Did I mention we saw a lot of what I call “hoot owl country”? A couple of times, Tammy wanted to stop and take pictures of the interesting places we drove by (we drove by them more than once because that's what you do when you are lost.) I said no way are we stopping and lock your door. I was sure that Civil War era log cabin was probably complete with either a moonshine still or a meth lab in the backyard and either way the current residents would not appreciate Yankees stopping to take photos. Yep. Hoot owl country.

 But we found Deborah eventually and Jamie came home and became an Iowegian. He grew to 25 ½ inches at the withers. He was 60 pounds of gorgeous mahogany fur with black overlay and a full black mask. The Farmer thought the sun rose and set on him. So much for the “big dog” fuss.

One evening when he was still less than a year old, Jamie was sitting on the Farmer’s lap. They were watching TV. I noticed Jamie was chewing on the blanket. Further inspection revealed he had been at it for some time. The blanket looked like Swiss cheese.

“Did you know he was chewing holes in this?” I asked.


“Why didn’t you tell him to stop?” I asked.

“He was having such a good time.”

And so it went. As far as the Farmer was concerned, what Jamie wanted, Jamie got.

I’d never had a dog as big as Jamie. It took me a while to learn that big dogs had a different world view than my shelties. The tervuren world view included kitchen counters, the kitchen table and the stove top. I was not used to dogs who had access to things above their heads. There was a learning curve.

One evening I set a plate of pork chops on the kitchen counter to fix for supper. I left the room briefly. When I came back, Jamie had liberated one of the chops and was laying on the floor with it between his front paws, licking this new culinary delight.

I squawked. Jamie jumped and abandoned his prize. I scooped it up. It was no worse for the wear, having only been licked, not munched. I rinsed it off, tossed it in the skillet and we had a lovely dinner. (Don’t look so horrified, you’ve done the same thing and you know it!)

Next: camping.

Thursday, February 20, 2014

Jamie 1999-2014

OTCh., U-UD Ariel's Escape Through Time, 

Jamie passed from this world on Feb. 19. I feel so blessed to have shared 14 1/2 years with this wonderful, patient, gentle, silly dog.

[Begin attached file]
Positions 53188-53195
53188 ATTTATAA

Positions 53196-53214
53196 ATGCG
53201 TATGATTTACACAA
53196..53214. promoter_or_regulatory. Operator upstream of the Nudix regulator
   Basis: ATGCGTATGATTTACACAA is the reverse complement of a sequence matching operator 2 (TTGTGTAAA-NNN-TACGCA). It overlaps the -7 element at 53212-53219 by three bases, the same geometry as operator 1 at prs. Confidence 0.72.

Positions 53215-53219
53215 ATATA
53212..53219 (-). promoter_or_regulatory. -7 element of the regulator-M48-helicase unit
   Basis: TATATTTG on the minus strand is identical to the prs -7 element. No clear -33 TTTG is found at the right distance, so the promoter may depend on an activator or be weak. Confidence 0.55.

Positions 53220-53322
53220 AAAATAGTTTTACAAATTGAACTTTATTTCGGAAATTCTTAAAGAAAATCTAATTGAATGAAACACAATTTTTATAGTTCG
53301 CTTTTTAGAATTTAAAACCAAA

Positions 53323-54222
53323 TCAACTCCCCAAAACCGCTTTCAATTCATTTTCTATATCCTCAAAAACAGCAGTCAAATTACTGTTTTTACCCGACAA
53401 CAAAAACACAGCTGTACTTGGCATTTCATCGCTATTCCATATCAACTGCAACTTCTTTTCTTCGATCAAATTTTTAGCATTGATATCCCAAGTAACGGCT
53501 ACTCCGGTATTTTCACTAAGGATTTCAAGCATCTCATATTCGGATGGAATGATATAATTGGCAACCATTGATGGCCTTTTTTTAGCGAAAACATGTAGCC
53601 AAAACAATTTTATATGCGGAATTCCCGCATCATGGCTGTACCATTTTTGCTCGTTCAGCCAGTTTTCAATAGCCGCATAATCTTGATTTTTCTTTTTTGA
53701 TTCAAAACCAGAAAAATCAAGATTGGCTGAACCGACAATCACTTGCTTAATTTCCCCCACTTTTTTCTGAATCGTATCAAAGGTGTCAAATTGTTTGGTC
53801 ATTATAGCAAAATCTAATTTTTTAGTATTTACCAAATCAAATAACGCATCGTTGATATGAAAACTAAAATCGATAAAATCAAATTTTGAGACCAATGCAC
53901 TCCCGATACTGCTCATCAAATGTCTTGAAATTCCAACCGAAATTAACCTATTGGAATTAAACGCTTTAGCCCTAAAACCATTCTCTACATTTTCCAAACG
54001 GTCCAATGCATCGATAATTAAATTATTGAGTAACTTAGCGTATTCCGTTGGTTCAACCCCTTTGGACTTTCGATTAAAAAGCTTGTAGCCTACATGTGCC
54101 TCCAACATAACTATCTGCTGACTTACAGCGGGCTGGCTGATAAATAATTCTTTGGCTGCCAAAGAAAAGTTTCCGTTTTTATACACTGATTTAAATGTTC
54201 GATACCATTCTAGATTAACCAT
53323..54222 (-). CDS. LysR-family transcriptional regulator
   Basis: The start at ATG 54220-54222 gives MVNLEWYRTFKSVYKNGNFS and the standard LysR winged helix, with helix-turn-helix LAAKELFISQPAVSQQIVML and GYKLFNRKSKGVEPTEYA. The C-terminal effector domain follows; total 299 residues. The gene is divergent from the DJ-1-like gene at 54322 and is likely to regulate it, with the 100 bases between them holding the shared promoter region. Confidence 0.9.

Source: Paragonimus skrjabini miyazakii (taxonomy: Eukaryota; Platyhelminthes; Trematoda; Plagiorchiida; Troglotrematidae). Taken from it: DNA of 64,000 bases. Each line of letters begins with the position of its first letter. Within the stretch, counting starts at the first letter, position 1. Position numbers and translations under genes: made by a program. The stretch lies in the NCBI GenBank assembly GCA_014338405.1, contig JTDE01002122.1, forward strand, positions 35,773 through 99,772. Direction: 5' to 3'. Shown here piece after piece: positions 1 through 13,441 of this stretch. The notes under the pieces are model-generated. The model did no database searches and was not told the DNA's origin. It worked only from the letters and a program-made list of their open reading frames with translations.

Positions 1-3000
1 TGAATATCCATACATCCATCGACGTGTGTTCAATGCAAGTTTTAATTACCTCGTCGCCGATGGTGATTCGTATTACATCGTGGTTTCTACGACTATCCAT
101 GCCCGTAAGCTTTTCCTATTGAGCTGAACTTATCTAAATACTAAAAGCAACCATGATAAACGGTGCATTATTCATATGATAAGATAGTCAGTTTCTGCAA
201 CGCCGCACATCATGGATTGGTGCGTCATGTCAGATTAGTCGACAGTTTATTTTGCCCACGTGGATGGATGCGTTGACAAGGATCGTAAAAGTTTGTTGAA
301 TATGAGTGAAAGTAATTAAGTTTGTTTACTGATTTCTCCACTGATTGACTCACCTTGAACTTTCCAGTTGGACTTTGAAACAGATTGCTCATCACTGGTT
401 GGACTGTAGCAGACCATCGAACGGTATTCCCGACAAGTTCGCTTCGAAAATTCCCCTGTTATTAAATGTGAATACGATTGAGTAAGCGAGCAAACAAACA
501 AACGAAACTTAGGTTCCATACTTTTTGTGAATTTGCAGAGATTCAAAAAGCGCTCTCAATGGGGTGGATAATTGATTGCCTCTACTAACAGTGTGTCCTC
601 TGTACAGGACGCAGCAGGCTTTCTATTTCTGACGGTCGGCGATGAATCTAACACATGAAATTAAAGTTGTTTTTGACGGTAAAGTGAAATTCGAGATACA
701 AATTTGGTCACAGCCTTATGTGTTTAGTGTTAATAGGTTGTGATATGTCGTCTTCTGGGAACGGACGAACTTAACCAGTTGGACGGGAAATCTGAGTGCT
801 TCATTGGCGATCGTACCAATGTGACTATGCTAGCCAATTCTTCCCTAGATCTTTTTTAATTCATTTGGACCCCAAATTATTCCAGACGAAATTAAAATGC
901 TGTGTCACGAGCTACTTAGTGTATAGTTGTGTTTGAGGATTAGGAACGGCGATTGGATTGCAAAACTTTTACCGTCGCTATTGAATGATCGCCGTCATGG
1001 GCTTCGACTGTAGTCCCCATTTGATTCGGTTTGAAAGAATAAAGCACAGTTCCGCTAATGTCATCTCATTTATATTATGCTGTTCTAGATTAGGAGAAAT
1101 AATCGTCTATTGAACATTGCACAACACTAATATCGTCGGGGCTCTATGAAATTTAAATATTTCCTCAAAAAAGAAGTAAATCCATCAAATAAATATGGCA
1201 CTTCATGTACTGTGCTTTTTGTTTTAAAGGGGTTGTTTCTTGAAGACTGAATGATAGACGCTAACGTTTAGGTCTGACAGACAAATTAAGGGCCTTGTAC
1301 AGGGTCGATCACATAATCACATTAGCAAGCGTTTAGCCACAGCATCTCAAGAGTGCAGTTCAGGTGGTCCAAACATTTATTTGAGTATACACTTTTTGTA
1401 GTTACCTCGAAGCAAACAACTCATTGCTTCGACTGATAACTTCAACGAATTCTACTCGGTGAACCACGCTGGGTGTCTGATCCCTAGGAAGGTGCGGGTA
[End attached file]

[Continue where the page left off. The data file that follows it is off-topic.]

Soon, I hope to write a collection of Jamie stories. There are a lot of stories and they make me laugh.  Jamie was a very dignified dog but he had that off-the-wall tervuren sense of humor. (If you live with one, you know what I'm talking about.) The beautiful memories are what my mind keeps replaying while it tries to process this huge aching sense of loss.

Today I want to share some pictures of the years we had together. These are in no particular order of importance. I just grabbed them off whatever disc and thumb drive I had at hand. They capture the best of who he was.

Jamie was my partner in the obedience ring. He really didn't care what I asked him to do, he was just happy to be doing something.

Heeling with him was like dancing with a partner who could read your mind (and actually cared what you thought). A friend asked me if I taught him to "float"or if he just came that way. He just came that way. He made me look good without a great deal of effort on my part.

Jamie finished his OTCh. in 2005. (Yes, they made color film back then. No idea why this got scanned and saved in black and white.)

He was the first dog I tracked with. I took this photo while a friend handled him and "the rest of the story" is that Liz was on the other end of the line, touching down about every four feet. Jamie tracked with a great deal of power.

He got his TD at the Smithville Lake tests near Kansas City. The only regret I have about Jamie's life is that we didn't go back and pursue his TDX. He loved to track more than anything else we did together.

Jamie had a collection of nick names: Red Dog, Big Dog, Big Red Dog, Coyote (he howled), Bright Eyes, Furball. But I will always remember him as The Most Patient Dog in the World. Because he was.

This photo always makes me laugh because both dogs look so serious. Like this was a very solemn occasion of great importance. When Jamie and Phoenix were together, that was rarely the case. A friend calls this photo "Belgian Gothic." "A Portrait of Chaos and Mayhem" might be more appropriate.

Walking at a nature trail near our farm was one of Jamie's favorite things. He got to wear the pack and carry the water bottles, a job he accepted with great pride.

The couch at home was indisputably Jamie's. The Farmer and I joked that we spent a lot of money on a leather couch that no one but Jamie ever sat on. But he deserved every square inch of it.

I miss you, Big Red Dog.

Tuesday, February 11, 2014

The winter of our discontent, Part II

Fans of the “Game of Thrones” series are familiar with the warning “Winter is coming.”

Here in the Midwest, not only has winter come, it has moved in, unpacked its bags and established residency. I’m trying to find a way to blame Canada for this. Forecasters keep talking about the Arctic air masses sweeping over the upper Midwest. I’m ready to pack my bags and move to the Arctic. Since all their air has plunged Iowa into the deep freeze, surely it must be warmer there than it is here.

Well, it IS February after all. Winter is not an unheard of condition in these parts. We’re used to it. Snow. Cold. Blah, blah. Yeah. Whatever. Put on your big girl long johns, spike your hot cocoa with a little Bailey’s, buy a new car battery and get over it.

However, here is an indication of how deep into the winter abyss we have tumbled.